In March 2003, banks and selected Registered Financial Corporations (RFCs)
began reporting their international assets, liabilities and country exposures
to APR in ARF/RRF 231 International Exposures. This return is the basis of
the data provided by Australia to the Bank for International Settlements (BIS)
for its International Banking Statistics (IBS) data collection. APR ceased
the RFC data collection after September 2010.
The IBS data are based on the methodology described in the BIS Guide on
International Financial Statistics (see
http://www.bis.org/statistics/intfinstatsguide.pdf; Part II International
banking statistics). Data reported for Australia, and other countries, on the
BIS website are expressed in United States dollars (USD).
Data are recorded on an end-quarter basis.
All banks operating in Australia complete ARF 231. Between March 2003 and
September 2010, only those larger RFCs with sizeable overseas assets and/or
liabilities completed RRF 231. Bank and RFC positions are reported in
Australian dollars (AUD). Non-AUD denominated positions have been converted to
AUD using an appropriate end-quarter exchange rate, so changes in reported
data between quarters are due not only to changes in positions but also
valuation gains or losses due to exchange rate changes.
There are two sets of IBS data: locational data, which are used to gauge the
role of banks and financial centres in the intermediation of international
capital flows; and consolidated data, which can be used to monitor the country
risk exposure of national banking systems. Only consolidated data are reported
in this statistical table.
The data in this statistical table summarise the country exposures of
Australian-owned banks (and selected RFCs between March 2003 and September
2010). This is a smaller reporting pool than the series reported in
statistical table B11.2, which is based on all banks and RFCs reporting
ARF/RRF 231 data. The types of assets included here are consistent with those
reported in statistical tables B11.1, B11.2 and B12.1, except that the data
are consolidated for Australian-owned reporting entities (i.e. includes the
claims on countries of all the offices worldwide of entities with head offices
in Australia, but excludes positions between different offices of the same
group). Consolidated data only include positions with non-residents (in any
Data are shown for a selected group of countries that account for the bulk of
the total. Similar data for other countries are also available in statistical
tables B13.1.1 and B13.1.2.
Data presented in this statistical table are immediate risk claims (expressed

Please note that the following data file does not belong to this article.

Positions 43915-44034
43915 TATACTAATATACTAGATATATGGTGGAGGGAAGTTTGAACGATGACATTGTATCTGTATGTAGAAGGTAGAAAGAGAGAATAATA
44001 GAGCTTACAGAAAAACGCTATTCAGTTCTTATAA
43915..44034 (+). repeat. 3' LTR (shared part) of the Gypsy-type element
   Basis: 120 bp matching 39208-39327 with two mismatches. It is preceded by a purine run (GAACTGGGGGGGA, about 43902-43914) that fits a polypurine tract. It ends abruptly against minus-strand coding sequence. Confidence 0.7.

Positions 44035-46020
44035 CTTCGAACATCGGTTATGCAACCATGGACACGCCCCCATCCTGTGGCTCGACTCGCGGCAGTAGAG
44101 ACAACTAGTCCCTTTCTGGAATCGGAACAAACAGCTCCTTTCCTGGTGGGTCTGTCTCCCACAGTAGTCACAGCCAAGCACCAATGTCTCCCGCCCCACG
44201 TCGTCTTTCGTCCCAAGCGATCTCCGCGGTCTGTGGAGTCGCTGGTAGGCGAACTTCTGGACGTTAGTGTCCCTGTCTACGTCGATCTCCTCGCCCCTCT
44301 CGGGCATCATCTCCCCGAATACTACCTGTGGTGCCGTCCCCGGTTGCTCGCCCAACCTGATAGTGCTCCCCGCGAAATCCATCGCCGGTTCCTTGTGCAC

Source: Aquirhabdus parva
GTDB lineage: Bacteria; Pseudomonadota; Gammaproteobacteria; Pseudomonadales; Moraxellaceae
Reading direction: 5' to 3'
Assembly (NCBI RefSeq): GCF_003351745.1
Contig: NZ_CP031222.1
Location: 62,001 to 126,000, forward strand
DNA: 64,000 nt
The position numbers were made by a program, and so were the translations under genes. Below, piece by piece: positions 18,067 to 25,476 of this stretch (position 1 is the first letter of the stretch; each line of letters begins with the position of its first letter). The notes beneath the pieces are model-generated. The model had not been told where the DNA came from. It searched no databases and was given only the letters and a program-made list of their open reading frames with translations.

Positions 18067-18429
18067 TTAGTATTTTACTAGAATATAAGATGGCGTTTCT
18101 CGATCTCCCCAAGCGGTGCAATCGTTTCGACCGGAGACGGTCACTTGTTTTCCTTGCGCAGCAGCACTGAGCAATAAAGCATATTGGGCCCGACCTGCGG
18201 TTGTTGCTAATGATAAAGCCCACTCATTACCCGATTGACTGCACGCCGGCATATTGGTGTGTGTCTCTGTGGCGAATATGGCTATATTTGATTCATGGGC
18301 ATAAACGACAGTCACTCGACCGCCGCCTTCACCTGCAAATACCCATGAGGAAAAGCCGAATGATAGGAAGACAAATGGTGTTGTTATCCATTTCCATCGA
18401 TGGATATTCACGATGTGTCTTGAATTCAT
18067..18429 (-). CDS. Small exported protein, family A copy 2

by the BIS as claims on an immediate borrower basis), which cover exposures on
an immediate counterparty location basis. Ultimate risk claims are presented
in a complementary statistical table B13.2, which cover immediate exposures
adjusted (via guarantees and other risk transfers) to reflect the location of
the ultimate counterparty/risk.
In the maturity distribution, the shortest maturity bracket includes deposits
that are repayable on demand, overdue items and overdrafts.
aInternational claimsa represent cross-border claims in all currencies and
foreign officesa local claims in non-local currencies (which would include,
for example, USD claims on New Zealand residents by the New Zealand
subsidiary of an Australian-owned bank). Also shown are the local currency
claims on local residents by the foreign offices of reporting entities (for
example, the New Zealand dollar (NZD) claims on New Zealand residents by the
New Zealand subsidiary of an Australian-owned bank). These local currency
claims are added to international claims to produce foreign claims.
International organisations are included in the aPublic sectora category in
the consolidated data (while in the locational data they can be reported as
either bank or non-bank depending on the particular organisation). Official
monetary authorities (central banks or similar national and international
bodies, such as the BIS) are also included in the public sector in the
consolidated data (but are treated as banks in the locational data, B12.1 and
B12.2). Publicly-owned entities (other than banks) are classed in the aNon-
bank private sectora in the consolidated data (and as non-banks in the
The aNet risk transfera is mainly due to risk transfers into and out of
Australia and typically does not sum to zero. In several cases, risk is
transferred out of the countries listed and into Australia hence becoming, in
effect, domestic exposures (and reducing foreign claims on an ultimate risk
basis). Similarly, the risk associated with what were initially domestic
exposures has in several cases been transferred, via guarantees and other risk
transfers, to other countries (thereby increasing foreign claims on an
ultimate risk basis). The total risk transfer amount is not comparable to the
risk transfer amount reported for Australia in the data series of statistical
table B11.2 as the former covers only Australian-owned entities while the
latter is for all reporting entities.
Derivatives are not included in international claims or foreign claims.